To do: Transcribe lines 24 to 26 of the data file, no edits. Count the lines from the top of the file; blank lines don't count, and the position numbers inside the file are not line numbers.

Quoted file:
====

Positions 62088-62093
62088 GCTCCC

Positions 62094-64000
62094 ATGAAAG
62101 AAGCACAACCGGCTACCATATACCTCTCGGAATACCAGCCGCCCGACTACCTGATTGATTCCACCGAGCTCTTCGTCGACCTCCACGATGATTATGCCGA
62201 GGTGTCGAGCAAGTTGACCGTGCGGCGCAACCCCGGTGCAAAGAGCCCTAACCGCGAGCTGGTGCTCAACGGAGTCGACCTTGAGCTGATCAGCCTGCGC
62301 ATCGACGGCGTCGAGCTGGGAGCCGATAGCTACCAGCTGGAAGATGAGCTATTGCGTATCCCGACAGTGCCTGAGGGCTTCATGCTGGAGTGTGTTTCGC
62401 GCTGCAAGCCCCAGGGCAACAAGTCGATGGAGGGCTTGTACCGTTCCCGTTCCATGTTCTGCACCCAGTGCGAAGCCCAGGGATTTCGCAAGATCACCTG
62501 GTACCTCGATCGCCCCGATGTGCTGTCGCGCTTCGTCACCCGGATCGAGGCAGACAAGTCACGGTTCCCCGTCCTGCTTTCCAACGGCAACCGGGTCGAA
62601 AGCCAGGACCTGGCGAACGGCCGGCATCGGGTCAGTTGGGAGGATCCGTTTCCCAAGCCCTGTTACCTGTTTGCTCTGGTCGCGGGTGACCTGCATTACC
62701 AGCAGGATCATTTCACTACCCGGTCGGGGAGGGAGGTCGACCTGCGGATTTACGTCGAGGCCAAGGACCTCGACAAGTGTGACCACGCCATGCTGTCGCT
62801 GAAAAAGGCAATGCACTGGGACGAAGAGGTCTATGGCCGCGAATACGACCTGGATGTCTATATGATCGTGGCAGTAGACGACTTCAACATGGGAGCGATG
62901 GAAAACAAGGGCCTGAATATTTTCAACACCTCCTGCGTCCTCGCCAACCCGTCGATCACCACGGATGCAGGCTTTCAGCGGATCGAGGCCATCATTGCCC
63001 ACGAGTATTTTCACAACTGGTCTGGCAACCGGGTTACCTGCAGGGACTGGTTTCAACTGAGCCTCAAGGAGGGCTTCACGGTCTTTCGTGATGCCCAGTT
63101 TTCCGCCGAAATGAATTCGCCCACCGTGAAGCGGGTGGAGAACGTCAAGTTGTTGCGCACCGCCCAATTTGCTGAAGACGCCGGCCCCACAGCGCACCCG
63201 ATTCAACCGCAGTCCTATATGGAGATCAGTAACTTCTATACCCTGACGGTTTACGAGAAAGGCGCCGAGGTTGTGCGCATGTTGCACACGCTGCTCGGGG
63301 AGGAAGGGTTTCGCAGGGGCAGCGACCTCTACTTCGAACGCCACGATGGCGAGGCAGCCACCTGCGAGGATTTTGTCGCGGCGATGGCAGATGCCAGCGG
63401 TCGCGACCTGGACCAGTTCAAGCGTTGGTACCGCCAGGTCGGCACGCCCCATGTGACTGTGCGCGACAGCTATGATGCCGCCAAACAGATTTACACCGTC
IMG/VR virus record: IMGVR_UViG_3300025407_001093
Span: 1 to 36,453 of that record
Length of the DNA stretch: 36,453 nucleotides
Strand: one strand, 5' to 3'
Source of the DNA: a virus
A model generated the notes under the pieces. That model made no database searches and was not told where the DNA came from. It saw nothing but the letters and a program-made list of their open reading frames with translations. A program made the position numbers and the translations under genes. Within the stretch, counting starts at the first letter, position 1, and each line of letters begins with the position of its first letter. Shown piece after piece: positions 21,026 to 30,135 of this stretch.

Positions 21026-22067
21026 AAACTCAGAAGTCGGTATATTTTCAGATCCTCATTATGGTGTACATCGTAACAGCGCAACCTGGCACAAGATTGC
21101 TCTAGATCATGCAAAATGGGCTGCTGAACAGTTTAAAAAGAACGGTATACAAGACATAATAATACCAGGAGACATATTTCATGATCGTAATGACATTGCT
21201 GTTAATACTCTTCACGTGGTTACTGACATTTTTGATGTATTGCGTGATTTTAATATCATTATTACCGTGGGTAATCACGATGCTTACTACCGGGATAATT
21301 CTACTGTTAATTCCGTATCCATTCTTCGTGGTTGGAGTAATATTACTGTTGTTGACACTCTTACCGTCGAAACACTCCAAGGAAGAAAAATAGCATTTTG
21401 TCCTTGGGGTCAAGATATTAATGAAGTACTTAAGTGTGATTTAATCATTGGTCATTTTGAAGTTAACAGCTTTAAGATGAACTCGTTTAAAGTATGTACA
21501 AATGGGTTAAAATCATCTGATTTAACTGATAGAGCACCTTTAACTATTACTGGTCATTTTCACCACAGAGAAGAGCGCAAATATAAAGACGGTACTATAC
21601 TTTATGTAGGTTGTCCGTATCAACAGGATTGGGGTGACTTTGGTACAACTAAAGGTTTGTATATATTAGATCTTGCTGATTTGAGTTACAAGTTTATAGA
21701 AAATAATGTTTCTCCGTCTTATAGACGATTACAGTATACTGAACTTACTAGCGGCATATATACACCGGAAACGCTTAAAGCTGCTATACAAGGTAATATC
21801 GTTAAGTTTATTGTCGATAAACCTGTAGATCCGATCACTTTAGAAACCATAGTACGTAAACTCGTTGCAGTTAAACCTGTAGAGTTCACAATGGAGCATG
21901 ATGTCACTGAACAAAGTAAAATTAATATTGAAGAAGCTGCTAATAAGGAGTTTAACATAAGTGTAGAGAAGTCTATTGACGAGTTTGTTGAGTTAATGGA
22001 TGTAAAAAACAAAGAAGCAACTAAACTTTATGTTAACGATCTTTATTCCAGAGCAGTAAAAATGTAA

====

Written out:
A model generated the notes under the pieces. That model made no database searches and was not told where the DNA came from. It saw nothing but the letters and a program-made list of their open reading frames with translations. A program made the position numbers and the translations under genes. Within the stretch, counting starts at the first letter, position 1, and each line of letters begins with the position of its first letter. Shown piece after piece: positions 21,026 to 30,135 of this stretch.

Positions 21026-22067
21026 AAACTCAGAAGTCGGTATATTTTCAGATCCTCATTATGGTGTACATCGTAACAGCGCAACCTGGCACAAGATTGC